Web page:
Further proof of the disconnect between officials and the public is evident from the repeated coverage given last night on the announcement of a new Space Force as the sixth branch of the U.S. military. President Trump signed the Space Policy directive following other presidential space initiatives circulated in the past week for more missions to the International Space Station, return missions to the moon as well as preparing for the mission to Mars.

According to the Whitehouse.gov briefing by President Trump:

Space is also invaluable to American private industry, which is developing revolutionary technologies that will utilize space for exploration, resource extraction, and tourism.

Securing the domain, winning in the competition to dominate space resources, and defending against an array of other threats is also the theme of a special briefing by U.S. Vice President Mike Pence and Defense Secretary Jim Mattis at the Pentagon. While it is true that this will help with research and development, its real intent might be to bolster the stock market, which again prioritizes corporations far above ecological limitations and voters’ needs and concerns.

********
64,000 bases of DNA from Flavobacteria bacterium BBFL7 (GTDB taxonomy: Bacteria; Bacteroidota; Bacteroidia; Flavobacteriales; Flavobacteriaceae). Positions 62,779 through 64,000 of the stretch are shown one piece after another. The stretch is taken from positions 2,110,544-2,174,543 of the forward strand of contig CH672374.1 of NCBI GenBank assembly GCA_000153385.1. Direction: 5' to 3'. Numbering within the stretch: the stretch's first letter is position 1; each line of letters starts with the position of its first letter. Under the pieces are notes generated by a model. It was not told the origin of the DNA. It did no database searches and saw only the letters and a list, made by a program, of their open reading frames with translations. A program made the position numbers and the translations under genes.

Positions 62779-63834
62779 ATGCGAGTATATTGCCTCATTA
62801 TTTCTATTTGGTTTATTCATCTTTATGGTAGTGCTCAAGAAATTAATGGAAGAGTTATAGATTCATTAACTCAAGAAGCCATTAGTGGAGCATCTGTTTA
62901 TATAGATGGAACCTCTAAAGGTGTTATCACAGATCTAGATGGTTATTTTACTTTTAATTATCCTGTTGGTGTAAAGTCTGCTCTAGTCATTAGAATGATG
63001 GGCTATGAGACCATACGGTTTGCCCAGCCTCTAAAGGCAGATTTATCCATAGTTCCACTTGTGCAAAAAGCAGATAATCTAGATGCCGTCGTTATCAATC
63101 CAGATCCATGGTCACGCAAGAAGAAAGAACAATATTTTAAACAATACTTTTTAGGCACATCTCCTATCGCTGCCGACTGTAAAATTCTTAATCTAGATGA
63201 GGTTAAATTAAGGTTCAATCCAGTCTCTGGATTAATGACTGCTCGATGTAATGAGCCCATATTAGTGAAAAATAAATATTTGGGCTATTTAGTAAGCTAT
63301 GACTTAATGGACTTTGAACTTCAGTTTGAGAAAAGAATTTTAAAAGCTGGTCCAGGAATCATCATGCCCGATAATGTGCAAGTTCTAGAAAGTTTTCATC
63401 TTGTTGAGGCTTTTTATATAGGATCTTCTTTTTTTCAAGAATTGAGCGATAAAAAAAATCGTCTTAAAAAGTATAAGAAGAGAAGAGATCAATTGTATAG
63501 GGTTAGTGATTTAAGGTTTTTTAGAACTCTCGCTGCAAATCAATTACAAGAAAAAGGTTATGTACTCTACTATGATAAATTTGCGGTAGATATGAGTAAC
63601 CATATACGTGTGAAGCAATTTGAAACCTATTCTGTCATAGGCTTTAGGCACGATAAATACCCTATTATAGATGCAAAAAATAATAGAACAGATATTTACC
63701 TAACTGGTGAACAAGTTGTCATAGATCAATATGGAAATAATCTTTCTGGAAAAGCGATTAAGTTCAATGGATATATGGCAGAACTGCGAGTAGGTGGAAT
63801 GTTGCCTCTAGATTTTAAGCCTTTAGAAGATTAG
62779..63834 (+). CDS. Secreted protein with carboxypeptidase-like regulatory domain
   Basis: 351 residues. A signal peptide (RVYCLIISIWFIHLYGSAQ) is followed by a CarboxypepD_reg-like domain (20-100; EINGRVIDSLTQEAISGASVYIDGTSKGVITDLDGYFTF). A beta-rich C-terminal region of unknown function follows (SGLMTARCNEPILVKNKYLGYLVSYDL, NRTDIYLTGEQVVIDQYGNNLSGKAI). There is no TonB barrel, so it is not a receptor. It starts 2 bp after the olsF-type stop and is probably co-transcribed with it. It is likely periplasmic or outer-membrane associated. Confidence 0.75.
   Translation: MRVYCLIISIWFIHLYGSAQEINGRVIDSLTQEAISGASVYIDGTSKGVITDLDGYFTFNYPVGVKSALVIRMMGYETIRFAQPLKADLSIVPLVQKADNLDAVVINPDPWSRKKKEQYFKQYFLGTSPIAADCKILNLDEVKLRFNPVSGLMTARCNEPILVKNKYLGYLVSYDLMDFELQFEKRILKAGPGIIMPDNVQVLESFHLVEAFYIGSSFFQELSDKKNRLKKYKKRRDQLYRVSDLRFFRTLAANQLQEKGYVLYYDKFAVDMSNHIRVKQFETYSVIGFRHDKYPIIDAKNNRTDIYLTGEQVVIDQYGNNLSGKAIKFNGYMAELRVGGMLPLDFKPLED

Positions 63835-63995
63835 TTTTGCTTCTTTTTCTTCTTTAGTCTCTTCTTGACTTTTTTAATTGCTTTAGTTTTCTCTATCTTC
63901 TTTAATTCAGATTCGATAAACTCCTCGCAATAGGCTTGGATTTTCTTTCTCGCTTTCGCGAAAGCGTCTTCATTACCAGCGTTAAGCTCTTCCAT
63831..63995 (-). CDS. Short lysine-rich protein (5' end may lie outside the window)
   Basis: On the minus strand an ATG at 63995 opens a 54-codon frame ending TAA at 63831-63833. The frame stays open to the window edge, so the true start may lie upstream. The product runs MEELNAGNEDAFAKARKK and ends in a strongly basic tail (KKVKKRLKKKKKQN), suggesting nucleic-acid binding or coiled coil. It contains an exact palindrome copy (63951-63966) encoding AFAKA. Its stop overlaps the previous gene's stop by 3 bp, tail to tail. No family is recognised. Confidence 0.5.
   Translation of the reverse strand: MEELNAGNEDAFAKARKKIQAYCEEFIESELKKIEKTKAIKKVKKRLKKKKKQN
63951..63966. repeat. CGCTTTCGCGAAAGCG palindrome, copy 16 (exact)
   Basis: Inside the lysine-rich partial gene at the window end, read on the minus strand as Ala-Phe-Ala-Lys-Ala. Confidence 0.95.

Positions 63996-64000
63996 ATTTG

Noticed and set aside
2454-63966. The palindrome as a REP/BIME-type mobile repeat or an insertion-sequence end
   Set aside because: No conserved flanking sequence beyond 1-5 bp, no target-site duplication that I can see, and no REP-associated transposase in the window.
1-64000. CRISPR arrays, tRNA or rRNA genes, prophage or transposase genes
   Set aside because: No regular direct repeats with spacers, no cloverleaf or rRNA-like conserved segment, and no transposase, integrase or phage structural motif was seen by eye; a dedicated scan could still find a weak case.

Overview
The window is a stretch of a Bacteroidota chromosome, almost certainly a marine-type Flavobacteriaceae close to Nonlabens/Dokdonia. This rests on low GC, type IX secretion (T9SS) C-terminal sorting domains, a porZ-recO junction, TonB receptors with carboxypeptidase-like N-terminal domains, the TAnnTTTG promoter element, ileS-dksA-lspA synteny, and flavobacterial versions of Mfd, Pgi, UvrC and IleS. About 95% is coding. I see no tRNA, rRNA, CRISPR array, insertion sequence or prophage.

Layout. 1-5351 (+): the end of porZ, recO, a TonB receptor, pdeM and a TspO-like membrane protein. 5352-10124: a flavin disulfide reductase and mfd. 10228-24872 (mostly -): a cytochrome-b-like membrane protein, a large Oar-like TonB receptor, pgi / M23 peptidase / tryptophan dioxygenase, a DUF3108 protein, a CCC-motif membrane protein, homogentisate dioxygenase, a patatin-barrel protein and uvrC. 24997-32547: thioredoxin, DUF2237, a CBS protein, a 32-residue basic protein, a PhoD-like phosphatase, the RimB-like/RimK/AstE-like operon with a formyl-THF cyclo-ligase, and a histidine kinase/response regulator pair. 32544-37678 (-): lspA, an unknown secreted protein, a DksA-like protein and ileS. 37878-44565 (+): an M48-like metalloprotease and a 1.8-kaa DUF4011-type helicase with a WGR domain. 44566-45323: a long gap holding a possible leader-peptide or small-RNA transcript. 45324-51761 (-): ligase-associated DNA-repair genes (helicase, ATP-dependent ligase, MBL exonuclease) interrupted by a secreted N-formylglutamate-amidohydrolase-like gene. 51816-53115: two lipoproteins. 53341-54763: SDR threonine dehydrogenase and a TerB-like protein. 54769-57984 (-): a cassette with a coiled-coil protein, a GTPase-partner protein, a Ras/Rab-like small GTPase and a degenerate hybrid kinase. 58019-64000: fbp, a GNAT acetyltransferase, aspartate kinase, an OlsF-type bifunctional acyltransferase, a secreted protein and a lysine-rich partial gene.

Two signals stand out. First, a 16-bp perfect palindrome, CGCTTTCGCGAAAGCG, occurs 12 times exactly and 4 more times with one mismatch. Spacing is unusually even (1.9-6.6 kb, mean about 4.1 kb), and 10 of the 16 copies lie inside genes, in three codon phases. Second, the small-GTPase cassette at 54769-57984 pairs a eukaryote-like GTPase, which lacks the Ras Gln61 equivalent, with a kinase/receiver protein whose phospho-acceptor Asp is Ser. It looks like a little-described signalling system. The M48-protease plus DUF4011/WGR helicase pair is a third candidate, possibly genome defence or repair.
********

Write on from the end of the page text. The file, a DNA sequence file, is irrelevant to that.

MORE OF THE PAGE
Whether or not more mundane civil projects, such as repairing and upgrading aging water treatment plants, replacing rusting bridges, and investing American ingenuity in renovating structures for maximized energy efficiency will be on the political radar anytime soon is highly questionable. For while the NDAA 2019 received very little evening television coverage, it is certain that debate on the funding bill for the 2019 fiscal year will be, as usual, exhaustive and fraught with controversy as the GOP presses for increasing austerity or privatization or restructuring of nonmilitary Departments.

The reality of people losing their homes, their livelihoods, and having very little to fall back on appears as irrelevant as the other wildfire catastrophes taking place around the world.

Image Credit: Youtupe Mania, VOA News